By Rachel Janfaza, CNN
Rep. Madison Cawthorn conceded his race in the GOP primary for North Carolina’s 11th District to opponent Chuck Edwards in a phone call, Cawthorn spokesperson Luke Ball said.
Edwards confirmed the call in remarks to supporters.
“I received a call from Congressman Cawthorn just a few of minutes ago. Just as I expected, he presented himself in a very classy and humble way and offered his support to our campaign in absolutely anyway that we can use him,” the state senator said.
Edwards was one of seven candidates looking to oust the Trump-backed Cawthorn. He was backed by North Carolina Sen. Thom Tillis as well as state Senate leader Phil Berger and a number of other North Carolina Republicans.
Trump doubled down on his support for Cawthorn earlier this week, asking voters to give the firebrand freshman, who is the youngest member of the US House, “a second chance.”
Cawthorn recently sparked uproar in the Republican Party after claiming on a podcast that he had been invited to an orgy in Washington and had personally seen leaders in the efforts to curb drug addiction doing cocaine — one incident in a string of recent controversies surrounding Cawthorn that included calling Ukrainian President Volodymyr Zelensky a “thug” and the Ukrainian government “incredibly evil.”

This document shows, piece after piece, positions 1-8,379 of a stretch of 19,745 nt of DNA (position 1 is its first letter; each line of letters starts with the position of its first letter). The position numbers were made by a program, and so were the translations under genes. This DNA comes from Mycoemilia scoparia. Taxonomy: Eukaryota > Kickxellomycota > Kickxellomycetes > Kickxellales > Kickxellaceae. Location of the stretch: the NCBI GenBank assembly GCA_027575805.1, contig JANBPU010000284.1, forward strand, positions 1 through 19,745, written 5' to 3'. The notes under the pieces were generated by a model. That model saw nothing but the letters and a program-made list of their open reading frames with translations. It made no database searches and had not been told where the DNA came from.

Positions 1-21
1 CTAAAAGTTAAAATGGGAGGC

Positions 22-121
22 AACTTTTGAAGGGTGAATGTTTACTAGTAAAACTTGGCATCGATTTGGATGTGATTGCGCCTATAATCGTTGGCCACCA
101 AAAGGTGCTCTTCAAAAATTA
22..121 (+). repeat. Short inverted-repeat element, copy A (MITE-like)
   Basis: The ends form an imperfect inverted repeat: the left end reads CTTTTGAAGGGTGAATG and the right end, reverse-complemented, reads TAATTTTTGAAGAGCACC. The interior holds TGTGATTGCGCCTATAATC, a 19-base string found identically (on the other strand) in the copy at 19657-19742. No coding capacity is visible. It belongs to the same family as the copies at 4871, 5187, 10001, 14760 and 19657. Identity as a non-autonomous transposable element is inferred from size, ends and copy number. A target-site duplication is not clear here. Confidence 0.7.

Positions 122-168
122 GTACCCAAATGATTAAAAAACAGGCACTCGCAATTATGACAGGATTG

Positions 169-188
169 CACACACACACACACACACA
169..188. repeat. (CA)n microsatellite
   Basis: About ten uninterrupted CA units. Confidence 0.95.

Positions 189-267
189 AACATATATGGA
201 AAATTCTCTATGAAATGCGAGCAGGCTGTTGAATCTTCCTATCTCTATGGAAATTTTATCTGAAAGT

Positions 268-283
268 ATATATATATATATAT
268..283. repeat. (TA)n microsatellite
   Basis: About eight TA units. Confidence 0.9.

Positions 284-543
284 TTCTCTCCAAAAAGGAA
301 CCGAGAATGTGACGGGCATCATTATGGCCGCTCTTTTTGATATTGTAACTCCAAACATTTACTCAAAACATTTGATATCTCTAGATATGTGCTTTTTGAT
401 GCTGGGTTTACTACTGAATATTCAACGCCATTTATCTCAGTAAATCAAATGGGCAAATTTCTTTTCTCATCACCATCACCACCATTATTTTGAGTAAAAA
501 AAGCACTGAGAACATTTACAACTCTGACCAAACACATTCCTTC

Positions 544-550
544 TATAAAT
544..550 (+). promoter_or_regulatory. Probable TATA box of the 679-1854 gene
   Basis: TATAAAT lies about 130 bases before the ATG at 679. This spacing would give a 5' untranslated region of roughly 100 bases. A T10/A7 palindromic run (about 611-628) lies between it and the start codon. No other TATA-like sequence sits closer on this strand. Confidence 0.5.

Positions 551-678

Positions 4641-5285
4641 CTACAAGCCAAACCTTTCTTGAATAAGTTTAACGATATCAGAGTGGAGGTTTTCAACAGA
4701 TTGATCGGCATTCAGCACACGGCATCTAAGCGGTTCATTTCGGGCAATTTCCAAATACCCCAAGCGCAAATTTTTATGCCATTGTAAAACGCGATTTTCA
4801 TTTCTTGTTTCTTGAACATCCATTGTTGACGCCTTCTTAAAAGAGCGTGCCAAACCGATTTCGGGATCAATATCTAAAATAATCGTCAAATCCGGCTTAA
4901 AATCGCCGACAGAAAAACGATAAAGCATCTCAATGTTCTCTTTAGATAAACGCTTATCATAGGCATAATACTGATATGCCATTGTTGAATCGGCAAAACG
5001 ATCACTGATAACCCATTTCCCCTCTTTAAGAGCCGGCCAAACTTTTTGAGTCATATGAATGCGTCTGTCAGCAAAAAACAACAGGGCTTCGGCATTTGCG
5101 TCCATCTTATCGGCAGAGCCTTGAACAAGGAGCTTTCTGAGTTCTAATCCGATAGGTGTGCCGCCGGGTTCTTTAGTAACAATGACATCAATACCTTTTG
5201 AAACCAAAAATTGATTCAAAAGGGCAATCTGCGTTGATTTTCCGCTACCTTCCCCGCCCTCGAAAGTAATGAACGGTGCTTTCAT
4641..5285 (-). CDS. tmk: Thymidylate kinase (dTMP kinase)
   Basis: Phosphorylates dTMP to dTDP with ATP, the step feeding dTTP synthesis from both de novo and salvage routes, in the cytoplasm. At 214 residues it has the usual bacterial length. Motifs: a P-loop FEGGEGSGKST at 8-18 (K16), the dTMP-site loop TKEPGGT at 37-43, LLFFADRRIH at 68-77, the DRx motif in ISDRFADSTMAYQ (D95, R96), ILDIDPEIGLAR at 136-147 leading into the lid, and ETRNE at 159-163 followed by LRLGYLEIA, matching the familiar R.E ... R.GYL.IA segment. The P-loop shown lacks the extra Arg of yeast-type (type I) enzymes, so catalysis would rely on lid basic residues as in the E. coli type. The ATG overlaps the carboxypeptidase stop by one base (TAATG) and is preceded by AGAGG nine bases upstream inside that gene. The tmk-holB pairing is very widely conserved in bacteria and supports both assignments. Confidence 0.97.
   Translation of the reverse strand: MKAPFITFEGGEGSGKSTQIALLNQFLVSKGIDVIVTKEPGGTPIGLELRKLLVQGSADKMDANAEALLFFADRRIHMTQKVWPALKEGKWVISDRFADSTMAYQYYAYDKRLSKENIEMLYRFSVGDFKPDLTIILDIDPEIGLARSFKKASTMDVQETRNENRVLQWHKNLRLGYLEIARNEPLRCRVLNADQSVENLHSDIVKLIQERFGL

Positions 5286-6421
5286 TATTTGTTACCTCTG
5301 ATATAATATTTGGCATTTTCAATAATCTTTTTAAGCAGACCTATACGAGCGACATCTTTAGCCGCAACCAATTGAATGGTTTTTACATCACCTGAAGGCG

Cawthorn also last month was cited for bringing a loaded handgun through a Transportation Security Administration checkpoint at the Charlotte Douglas International Airport — the second time in just over a year that airport authorities had stopped him with a gun. In March, he faced charges of driving with a revoked license for the second time in five years.
In addition to publicly and privately rooting for Cawthorn to lose his North Carolina primary race on Tuesday, some Republicans had already started preparing for how to deal with him if he returned to Congress after becoming a party pariah, CNN previously reported.
Tillis, the North Carolina Republican who worked actively to defeat Cawthorn in the primary, said he heard discussions among his colleagues about banning Cawthorn from joining certain caucuses in the House and to deny him key committee assignments. A House Republican familiar with the matter confirmed the discussions.
“Certainly if this pattern of behavior doesn’t end, I think that there could be consequences over there,” Tillis told CNN.
“But I hope that if he were to win, I hope he views this as a very valuable education on what we expect in terms of respect for your colleagues at either end of the spectrum, and a focus on legislative outcomes. Less, you know, less attention seeking, more results producing,” Tillis added.
The litany of controversies had angered and annoyed a number of Cawthorn’s colleagues.
North Carolina GOP Sen. Richard Burr, who had called Cawthorn an “embarrassment on any day that ends in y,” was equally as blunt, saying: “I doubt it,” when asked if congressional Republicans would embrace him if he wins.
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